Climb Time’s Ruins to Grasp the Timeless

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The technologies of construction and destruction teach us about two kinds of strategic bombing. Constructive bombing uses explosives to move earth, rock, or other materials to prepare the ground not only for building, but for exploration and discovery. Destructive bombing depends on missiles or missile-equipped aircraft to clear the way for ground invasion and to destroy enemy morale for eventual surrender.

Both methods are intended to end one temporary way of life to make way for another one. But we are being called to prepare the way for the advent of life beyond time. Sunday’s readings dramatize the process. Isaiah used his prophecies to soften our hearts for that Godly invasion.

Make straight in the wasteland a highway for our God! Every valley shall be filled in, every mountain and hill shall be made low; the rugged land shall be made a plain, the rough country, a broad valley. Then the glory of the LORD shall be revealed, and all people shall see it together; for the mouth of the LORD has spoken. (IS 40:1-5, 9-11)

Isaiah’s prophecy was intended to level us—put us all on the same plain so we can more easily hear God’s word and then spread it the way Isaiah did: by climbing over our ruins to reach higher ground. As he adds, that higher elevation provides the perfect platform and acoustics for such sharing:

Go up on to a high mountain, Zion, herald of glad tidings; cry out at the top of your voice, Jerusalem, herald of good news! Fear not to cry out and say to the cities of Judah: Here is your God!

Sharing God by word-of-mouth and act-of-hand may seem inefficient in this age of instant telecommunications, but its timelessness is more penetrating than the shallow bottom-scraping of our time-sensitive Internet bombardments. As the author of the Second Book of Peter reminds us—as an audience separated from him by centuries—“with the Lord, one day is like a thousand years and a thousand years like one day.” (2 PT 3:8-14)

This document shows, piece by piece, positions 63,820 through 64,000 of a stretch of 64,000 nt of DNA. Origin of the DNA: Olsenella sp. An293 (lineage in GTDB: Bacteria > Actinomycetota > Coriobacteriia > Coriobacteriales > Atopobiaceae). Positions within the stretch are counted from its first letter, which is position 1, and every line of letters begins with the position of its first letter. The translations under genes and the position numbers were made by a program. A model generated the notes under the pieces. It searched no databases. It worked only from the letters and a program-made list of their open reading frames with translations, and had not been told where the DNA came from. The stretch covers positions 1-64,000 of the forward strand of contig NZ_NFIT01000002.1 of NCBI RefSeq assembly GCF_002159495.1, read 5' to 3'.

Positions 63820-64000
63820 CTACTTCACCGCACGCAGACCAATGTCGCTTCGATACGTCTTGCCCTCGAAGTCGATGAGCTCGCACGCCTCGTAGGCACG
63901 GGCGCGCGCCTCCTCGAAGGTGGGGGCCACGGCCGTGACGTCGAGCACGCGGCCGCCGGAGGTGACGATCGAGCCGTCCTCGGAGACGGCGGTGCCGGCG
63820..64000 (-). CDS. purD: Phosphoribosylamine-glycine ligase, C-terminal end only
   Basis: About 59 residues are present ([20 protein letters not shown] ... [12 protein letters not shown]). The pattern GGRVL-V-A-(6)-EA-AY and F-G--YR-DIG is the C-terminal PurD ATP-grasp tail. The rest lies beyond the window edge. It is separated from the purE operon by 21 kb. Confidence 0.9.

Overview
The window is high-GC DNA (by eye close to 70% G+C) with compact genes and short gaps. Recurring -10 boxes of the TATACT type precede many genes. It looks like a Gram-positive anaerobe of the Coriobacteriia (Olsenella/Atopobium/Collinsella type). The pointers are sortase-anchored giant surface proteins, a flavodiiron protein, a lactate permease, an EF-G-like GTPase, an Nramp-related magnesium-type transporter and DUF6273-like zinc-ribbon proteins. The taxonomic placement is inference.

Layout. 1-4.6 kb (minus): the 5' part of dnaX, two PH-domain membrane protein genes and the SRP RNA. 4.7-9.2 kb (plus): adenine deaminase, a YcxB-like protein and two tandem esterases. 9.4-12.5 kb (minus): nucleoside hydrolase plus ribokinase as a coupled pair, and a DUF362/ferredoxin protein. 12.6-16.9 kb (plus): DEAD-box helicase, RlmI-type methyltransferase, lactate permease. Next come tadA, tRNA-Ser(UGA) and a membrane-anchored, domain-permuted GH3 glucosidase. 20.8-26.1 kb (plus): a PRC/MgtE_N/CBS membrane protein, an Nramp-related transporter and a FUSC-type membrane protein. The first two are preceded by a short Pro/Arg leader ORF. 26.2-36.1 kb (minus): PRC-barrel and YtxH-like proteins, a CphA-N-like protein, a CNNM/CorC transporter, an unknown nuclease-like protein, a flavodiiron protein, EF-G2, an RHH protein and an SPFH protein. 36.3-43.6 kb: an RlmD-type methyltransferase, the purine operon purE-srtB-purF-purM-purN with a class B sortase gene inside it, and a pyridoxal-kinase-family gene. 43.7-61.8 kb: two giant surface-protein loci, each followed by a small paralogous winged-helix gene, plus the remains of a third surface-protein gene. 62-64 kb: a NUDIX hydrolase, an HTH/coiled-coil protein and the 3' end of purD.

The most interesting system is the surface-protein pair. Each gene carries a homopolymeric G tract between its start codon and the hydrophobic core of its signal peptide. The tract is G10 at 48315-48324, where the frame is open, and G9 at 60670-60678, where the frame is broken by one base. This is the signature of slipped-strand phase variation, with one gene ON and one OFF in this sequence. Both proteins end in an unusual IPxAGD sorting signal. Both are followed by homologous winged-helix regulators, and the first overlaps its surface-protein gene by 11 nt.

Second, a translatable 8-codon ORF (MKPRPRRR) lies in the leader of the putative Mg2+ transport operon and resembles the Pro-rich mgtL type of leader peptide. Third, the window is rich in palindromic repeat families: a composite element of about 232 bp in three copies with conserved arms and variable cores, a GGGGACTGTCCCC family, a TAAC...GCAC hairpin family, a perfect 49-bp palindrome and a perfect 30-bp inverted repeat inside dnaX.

That’s how good strategists think—not by the minute, but by their soul’s lifetime. By that measure, readiness must always be NOW, and believers in that timeless spirit have the blessing of centuries of preparation for it—wrapped up in the writings of saints and prophets.

Those of us guided by our modern culture’s flavor-of-the-minute lifestyle management have sentenced themselves to life inside a moving target that’s easily dispatched by evil. God wants us to rethink our surrender to that fate so He can steal us away from the ruins of this world’s false and fragile gods. Only then can we rise to his plain and see beyond ourselves as John the Baptist does in Sunday’s gospel reading:

“One mightier than I is coming after me. I am not worthy to stoop and loosen the thongs of his sandals. I have baptized you with water; he will baptize you with the Holy Spirit.” (MK 1:1-8)

Once the remains of our indestructible righteousness are excavated from the ruins of this world’s false gods, we can more easily be assumed into God’s Holy Spirit—just in time to join in the advent of life beyond time.

–Tom Andel


  1. Because God and heaven are timeless it seems so illogical how busy many of us are trying to “keep up” with everything going on around us. Many of us are leading lives of quiet desperation.

    The devil knows the busier we are, the less connection we will have with what is most important. Our relationship with Jesus!

    This Advent season, try to chill out, take a step back and really try to put emphasis on what matters most. Spend some extra time with the Lord. In an adoration chapel or in church near the tabernacle. Pray to Him. Talk to Him.

    He really is amazing!!

    • Our busy schedules starve our souls of what they hunger for. Miracles happen every day, right in front of us. If we’d only let meditative prayer open our eyes.

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